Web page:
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Plant Breeding, Genetics, & Genomics

National Plant Germplasm System (NPGS)

Because pests and diseases evolve over time, breeders continually need new and diverse germplasm from outside the utilized stock. They sometimes use exotic germplasm such as wild relatives and landraces (traditional farmer-developed varieties) to find specific traits to maintain or improve yields. In short, the plant breeding process is a continual one, and diverse genetic resources are a critical input in the agricultural production process.

The National Plant Germplasm System (NPGS) is the primary player in the U.S. effort to conserve and use crop germplasm. The NPGS has collections of about 85 crops. It is one of the world's largest collectors and distributors of germplasm. This public germplasm management system has yielded large economic benefits for U.S. and world agriculture. Publicly funded germplasm banks provide society with different services than private collections. Private incentives to collect and maintain a collection that meets germplasm needs in the long term are small, because any economic returns may not be realized until long into the future.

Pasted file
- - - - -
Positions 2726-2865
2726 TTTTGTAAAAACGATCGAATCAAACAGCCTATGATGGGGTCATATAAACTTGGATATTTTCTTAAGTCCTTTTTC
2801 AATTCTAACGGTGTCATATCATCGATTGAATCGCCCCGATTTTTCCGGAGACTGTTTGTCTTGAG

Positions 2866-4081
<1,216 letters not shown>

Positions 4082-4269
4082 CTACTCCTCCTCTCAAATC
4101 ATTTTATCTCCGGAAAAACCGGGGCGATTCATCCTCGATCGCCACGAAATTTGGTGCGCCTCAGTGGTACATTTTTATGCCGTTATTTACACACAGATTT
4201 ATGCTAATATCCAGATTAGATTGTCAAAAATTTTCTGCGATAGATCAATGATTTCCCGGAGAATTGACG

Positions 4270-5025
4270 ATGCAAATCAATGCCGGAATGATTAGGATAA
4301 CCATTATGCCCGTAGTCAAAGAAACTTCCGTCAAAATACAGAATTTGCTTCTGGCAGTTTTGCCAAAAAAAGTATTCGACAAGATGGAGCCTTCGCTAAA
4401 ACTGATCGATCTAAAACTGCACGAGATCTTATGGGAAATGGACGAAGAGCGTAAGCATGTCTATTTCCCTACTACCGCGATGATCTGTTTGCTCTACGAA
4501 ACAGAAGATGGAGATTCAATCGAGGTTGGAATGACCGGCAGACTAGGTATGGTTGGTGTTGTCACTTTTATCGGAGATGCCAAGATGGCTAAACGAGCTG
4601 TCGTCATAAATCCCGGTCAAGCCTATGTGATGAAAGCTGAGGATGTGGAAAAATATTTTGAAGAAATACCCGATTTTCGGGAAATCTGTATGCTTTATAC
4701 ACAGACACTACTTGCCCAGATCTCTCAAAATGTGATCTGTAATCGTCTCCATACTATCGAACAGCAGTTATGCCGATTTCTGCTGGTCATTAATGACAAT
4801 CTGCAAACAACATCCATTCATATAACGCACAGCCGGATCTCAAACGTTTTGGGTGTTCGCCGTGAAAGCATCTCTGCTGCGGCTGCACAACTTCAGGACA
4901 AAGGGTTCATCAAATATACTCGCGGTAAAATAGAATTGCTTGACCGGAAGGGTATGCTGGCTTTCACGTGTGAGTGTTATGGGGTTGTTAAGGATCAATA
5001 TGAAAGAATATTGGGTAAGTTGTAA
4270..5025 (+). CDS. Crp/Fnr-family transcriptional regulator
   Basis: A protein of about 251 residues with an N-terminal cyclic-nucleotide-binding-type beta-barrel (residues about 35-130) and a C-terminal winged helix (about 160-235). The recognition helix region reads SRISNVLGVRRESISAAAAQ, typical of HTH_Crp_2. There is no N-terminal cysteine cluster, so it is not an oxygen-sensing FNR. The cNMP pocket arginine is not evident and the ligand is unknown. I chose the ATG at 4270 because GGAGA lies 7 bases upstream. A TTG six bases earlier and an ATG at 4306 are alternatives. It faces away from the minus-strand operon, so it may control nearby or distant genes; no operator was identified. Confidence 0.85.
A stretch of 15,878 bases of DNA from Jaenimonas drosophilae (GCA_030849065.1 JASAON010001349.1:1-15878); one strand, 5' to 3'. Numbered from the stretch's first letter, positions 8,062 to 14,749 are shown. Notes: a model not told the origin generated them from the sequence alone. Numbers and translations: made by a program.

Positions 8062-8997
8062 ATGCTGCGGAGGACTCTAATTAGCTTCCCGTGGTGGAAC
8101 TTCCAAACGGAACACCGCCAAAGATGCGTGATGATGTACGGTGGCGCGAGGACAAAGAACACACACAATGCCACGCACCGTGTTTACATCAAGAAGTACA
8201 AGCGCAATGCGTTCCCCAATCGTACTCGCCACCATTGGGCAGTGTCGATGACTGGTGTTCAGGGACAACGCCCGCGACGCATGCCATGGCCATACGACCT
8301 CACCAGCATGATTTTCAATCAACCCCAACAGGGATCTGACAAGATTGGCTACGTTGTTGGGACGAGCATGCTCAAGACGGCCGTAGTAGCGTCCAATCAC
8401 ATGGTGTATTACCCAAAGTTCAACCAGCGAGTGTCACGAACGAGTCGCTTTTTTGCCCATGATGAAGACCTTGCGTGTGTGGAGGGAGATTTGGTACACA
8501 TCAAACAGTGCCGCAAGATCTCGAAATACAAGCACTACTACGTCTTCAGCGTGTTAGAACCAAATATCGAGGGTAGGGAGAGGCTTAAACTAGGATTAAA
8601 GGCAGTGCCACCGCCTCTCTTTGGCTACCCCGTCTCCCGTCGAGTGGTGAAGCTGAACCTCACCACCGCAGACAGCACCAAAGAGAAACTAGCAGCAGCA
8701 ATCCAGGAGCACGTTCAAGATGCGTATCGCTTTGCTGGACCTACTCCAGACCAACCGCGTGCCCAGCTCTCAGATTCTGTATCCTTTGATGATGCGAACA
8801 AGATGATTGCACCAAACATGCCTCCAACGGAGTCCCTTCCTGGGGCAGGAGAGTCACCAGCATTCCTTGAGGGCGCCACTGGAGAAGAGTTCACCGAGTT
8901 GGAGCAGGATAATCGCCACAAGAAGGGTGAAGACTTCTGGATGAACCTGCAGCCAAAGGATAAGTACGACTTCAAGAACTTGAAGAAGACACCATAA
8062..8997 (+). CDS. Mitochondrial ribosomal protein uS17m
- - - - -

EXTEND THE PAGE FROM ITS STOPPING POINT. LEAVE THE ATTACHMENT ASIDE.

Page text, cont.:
Because exotic germplasm maintained in public collections is often difficult to work with, it is not used routinely by private breeders. It is a crucial source of needed traits, however, particularly resistance traits. Also, many forms of germplasm have limited appropriateness (private returns are difficult to capture) because such biological resources can be easily reproduced for breeding purposes. Finally, the NPGS collections are kept for national security purposes, so that the United States has an adequate supply of breeding material, regardless of any changes in the global situation.



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